Introduction: Physical inactivity has been identified as a major risk factor for global mortality, causing approximately 2 million deaths globally, whereas the physical activity of moderate intensity has significant benefits for health. Exposure to stress results in changes in the endocrine and autonomic nervous systems, as well as behavioral changes which allow an organism to adapt to environmental changes. This study aimed to assess changes in cortisol levels and body temperature in rats after forced swim tests.

Methods: Female Wistar rats were divided into two groups: a control group (n = 10; not subjected to a forced swim test) and an experimental group (n = 10; subjected to a forced swim test). The forced swim test (60-90 min) was given to the experimental group for 21 days. Body temperature was measured rectally every day, and blood was taken from the animals on the 1st, 7th, 14th, and 21st days of the experiment to determine cortisol levels using a Mouse/Rat Cortisol ELISA protocol.

Results: The results showed a statistically significant difference in the cortisol level between the groups on day 21 (p < 0.05). We found a significant reduction in the recurrent temperature after exposure to physical stress.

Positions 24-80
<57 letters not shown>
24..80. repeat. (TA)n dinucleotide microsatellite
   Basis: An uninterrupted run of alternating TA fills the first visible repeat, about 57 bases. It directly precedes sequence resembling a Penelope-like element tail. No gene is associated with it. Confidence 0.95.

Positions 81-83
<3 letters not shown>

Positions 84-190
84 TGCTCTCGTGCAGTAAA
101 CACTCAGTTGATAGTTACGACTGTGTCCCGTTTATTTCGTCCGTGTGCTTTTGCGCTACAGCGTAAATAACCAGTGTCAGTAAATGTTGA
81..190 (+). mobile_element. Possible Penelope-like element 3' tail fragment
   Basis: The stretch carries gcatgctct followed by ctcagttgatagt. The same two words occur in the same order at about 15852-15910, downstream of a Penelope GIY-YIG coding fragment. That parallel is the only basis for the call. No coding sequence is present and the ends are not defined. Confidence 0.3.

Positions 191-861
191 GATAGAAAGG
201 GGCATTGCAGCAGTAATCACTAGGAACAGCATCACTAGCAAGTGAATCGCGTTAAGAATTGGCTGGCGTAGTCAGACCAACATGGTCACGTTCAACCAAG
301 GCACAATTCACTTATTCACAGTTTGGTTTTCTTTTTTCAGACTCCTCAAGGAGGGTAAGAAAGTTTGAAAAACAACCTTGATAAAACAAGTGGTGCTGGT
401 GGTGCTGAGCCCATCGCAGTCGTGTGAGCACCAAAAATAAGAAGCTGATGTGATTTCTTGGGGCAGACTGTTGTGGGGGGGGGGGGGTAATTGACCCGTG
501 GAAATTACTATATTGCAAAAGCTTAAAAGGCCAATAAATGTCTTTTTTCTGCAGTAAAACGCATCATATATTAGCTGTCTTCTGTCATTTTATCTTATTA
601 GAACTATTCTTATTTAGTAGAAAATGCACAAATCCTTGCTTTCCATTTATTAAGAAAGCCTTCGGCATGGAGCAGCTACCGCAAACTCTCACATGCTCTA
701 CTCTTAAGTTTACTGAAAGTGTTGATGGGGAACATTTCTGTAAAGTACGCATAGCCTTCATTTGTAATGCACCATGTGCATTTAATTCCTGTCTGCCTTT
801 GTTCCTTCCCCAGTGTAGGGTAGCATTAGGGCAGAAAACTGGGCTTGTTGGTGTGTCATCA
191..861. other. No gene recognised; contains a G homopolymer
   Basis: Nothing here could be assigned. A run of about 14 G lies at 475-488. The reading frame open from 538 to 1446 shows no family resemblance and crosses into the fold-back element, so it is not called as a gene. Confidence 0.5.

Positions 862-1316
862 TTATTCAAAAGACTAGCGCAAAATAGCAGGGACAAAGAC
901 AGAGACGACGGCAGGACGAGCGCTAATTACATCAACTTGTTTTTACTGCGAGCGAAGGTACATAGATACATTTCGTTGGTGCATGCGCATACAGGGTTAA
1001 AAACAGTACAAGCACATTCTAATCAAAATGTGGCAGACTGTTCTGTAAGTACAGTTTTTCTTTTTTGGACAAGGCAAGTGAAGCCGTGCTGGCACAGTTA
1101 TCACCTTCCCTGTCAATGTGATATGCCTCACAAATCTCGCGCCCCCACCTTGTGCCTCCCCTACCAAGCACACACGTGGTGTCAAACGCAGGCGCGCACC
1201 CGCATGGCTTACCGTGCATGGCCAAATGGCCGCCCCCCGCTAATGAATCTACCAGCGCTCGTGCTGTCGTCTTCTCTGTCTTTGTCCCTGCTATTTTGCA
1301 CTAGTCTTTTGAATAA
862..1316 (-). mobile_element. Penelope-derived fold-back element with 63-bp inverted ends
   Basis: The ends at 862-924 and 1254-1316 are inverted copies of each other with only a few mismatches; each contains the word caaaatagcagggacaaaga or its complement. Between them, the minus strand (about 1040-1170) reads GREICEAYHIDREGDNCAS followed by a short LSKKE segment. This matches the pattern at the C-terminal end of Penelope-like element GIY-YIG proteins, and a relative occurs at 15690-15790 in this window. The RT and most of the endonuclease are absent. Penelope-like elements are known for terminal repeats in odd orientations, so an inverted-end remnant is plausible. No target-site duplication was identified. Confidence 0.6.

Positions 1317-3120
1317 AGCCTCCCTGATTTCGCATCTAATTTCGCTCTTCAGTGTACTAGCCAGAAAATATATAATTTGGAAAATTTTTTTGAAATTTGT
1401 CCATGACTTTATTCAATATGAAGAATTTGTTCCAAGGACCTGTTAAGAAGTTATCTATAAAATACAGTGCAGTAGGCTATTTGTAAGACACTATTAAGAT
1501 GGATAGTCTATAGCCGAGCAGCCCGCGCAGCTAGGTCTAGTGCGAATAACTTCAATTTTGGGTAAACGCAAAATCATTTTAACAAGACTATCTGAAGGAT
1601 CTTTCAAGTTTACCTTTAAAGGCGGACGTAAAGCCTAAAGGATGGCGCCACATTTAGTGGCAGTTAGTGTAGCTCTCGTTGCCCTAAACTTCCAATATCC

Conclusions: Regular aerobic activity at a submaximal level for 21 days can reduce the hormonal stress response in female Wistar rats.


Understanding the effect of stress hormones will provide an idea of how stressors can influence homeostasis. For evaluation of stress hormones in experimental studies, the most frequently used subjects have been rats since they are very sensitive to stress 1. Besides, the degree of activation of the hypothalamic-pituitary-adrenal (HPA) axis is related to the intensity of stress. Animal model studies usually involve physical activities that simulate what human are exposed to, with the most frequently activities being treadmill running and swimming2.

Since animal respond to stress by increasing their glucocorticoid levels, there has been considerable interest in measuring these hormones because the intensity and duration of stress may lead to pathological changes. However, the positive effect of stress (eustress) and the negative effect (distress) have been equally discussed 3. Hormones are extremely powerful molecules in the human body. They are used for communication between tissues, with the ultimate goal of regulating body processes and behaviors. There are many different hormones in the human body and each has a specific function 4.